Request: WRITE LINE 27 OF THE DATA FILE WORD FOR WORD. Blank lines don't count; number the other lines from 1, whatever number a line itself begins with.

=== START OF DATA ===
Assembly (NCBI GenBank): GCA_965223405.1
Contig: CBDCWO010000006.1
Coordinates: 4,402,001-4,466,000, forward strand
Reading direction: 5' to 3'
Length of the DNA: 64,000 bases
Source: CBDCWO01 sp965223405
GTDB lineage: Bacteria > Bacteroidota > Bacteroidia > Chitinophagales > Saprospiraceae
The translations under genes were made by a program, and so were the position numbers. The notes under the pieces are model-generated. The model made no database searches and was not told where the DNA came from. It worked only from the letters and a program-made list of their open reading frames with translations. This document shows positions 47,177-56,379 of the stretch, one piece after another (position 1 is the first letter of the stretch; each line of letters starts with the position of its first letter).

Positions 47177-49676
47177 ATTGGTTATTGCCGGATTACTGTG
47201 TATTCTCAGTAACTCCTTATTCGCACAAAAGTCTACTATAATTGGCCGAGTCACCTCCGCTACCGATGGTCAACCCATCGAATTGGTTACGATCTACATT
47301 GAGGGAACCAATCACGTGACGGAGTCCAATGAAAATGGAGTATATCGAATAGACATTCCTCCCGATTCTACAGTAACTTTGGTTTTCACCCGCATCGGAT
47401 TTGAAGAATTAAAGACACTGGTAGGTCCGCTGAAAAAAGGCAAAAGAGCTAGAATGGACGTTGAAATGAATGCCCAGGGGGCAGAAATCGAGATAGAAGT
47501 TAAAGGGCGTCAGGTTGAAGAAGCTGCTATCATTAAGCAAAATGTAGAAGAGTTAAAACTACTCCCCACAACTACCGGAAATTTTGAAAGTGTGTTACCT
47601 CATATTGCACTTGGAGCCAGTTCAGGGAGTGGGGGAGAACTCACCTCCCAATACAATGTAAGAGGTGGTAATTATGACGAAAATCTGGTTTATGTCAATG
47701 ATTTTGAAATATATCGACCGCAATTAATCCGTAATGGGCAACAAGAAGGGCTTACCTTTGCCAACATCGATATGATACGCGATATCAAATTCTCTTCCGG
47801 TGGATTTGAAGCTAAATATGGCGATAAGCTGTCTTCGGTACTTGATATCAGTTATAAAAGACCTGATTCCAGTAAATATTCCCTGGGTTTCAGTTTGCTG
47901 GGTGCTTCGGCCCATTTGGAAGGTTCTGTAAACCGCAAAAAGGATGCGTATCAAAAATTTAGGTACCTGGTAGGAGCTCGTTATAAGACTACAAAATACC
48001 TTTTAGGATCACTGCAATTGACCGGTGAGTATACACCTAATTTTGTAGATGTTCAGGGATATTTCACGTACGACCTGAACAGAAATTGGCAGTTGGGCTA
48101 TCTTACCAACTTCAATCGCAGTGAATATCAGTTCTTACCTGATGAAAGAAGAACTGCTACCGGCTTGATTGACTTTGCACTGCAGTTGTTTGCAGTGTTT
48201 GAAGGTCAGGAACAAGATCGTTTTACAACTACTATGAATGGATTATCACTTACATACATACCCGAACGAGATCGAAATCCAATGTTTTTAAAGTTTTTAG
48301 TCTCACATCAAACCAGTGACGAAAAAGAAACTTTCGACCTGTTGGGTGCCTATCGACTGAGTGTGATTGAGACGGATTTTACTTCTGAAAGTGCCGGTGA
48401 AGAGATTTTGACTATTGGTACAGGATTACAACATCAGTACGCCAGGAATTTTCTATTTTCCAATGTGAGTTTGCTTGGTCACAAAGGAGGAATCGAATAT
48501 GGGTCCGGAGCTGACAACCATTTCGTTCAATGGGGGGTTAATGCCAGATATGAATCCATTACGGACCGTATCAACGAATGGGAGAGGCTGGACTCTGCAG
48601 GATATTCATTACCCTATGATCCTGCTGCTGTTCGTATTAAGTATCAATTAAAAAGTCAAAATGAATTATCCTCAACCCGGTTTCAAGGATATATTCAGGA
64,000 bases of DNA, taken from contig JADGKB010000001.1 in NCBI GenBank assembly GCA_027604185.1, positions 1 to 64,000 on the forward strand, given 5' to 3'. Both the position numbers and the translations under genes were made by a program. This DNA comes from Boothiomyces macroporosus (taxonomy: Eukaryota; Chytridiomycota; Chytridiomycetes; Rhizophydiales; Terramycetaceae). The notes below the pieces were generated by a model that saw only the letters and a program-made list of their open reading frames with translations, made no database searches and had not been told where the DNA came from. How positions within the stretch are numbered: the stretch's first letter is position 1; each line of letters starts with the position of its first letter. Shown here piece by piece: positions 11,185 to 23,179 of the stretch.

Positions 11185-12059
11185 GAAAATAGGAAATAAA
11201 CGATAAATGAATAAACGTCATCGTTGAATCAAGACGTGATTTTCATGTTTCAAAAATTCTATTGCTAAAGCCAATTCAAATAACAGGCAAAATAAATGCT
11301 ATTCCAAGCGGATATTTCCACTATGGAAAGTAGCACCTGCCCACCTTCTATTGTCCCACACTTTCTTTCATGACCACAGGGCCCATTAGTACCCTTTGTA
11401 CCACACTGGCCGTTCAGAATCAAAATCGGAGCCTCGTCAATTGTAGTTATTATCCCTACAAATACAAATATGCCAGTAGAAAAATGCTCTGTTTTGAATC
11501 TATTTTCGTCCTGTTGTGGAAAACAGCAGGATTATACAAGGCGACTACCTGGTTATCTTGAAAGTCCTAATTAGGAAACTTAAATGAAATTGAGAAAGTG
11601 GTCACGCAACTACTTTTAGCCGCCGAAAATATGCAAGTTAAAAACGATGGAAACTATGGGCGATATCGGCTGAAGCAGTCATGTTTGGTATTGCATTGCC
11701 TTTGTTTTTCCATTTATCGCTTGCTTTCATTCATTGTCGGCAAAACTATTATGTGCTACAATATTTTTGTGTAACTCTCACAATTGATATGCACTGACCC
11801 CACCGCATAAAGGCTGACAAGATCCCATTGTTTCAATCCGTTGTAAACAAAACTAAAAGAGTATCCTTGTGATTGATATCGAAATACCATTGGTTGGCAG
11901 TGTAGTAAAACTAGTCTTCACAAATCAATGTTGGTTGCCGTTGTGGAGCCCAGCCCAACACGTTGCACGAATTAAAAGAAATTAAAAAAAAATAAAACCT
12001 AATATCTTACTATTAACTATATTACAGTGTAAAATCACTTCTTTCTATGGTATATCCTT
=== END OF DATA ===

Positions 11185-12059